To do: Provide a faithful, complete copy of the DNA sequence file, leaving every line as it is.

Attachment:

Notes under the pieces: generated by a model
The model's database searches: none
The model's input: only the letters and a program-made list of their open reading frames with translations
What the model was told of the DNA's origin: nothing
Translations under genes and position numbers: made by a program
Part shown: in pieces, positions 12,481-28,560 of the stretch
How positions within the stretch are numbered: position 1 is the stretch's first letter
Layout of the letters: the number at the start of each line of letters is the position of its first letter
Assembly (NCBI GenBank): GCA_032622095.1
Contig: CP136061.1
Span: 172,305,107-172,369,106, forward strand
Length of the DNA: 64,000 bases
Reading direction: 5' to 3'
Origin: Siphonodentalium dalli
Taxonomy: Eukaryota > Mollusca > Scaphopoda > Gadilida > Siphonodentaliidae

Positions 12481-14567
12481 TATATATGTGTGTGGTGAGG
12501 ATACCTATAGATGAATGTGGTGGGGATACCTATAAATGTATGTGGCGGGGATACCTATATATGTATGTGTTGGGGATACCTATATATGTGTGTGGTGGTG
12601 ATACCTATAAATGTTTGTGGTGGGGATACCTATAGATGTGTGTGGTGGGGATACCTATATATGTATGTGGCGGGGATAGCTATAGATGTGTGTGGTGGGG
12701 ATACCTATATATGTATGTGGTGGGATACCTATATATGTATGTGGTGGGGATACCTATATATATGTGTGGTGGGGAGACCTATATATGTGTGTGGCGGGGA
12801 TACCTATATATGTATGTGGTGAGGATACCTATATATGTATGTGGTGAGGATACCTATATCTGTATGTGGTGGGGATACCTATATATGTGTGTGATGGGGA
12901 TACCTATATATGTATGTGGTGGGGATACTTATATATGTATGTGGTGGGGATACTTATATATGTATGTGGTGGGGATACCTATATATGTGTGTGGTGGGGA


Notes under the pieces: generated by a model
The model's database searches: none
The model's input: only the letters and a program-made list of their open reading frames with translations
What the model was told of the DNA's origin: nothing
Translations under genes and position numbers: made by a program
Part shown: in pieces, positions 12,481-28,560 of the stretch
How positions within the stretch are numbered: position 1 is the stretch's first letter
Layout of the letters: the number at the start of each line of letters is the position of its first letter
Assembly (NCBI GenBank): GCA_032622095.1
Contig: CP136061.1
Span: 172,305,107-172,369,106, forward strand
Length of the DNA: 64,000 bases
Reading direction: 5' to 3'
Origin: Siphonodentalium dalli
Taxonomy: Eukaryota > Mollusca > Scaphopoda > Gadilida > Siphonodentaliidae

Positions 12481-14567
12481 TATATATGTGTGTGGTGAGG
12501 ATACCTATAGATGAATGTGGTGGGGATACCTATAAATGTATGTGGCGGGGATACCTATATATGTATGTGTTGGGGATACCTATATATGTGTGTGGTGGTG
12601 ATACCTATAAATGTTTGTGGTGGGGATACCTATAGATGTGTGTGGTGGGGATACCTATATATGTATGTGGCGGGGATAGCTATAGATGTGTGTGGTGGGG
12701 ATACCTATATATGTATGTGGTGGGATACCTATATATGTATGTGGTGGGGATACCTATATATATGTGTGGTGGGGAGACCTATATATGTGTGTGGCGGGGA
12801 TACCTATATATGTATGTGGTGAGGATACCTATATATGTATGTGGTGAGGATACCTATATCTGTATGTGGTGGGGATACCTATATATGTGTGTGATGGGGA
12901 TACCTATATATGTATGTGGTGGGGATACTTATATATGTATGTGGTGGGGATACTTATATATGTATGTGGTGGGGATACCTATATATGTGTGTGGTGGGGA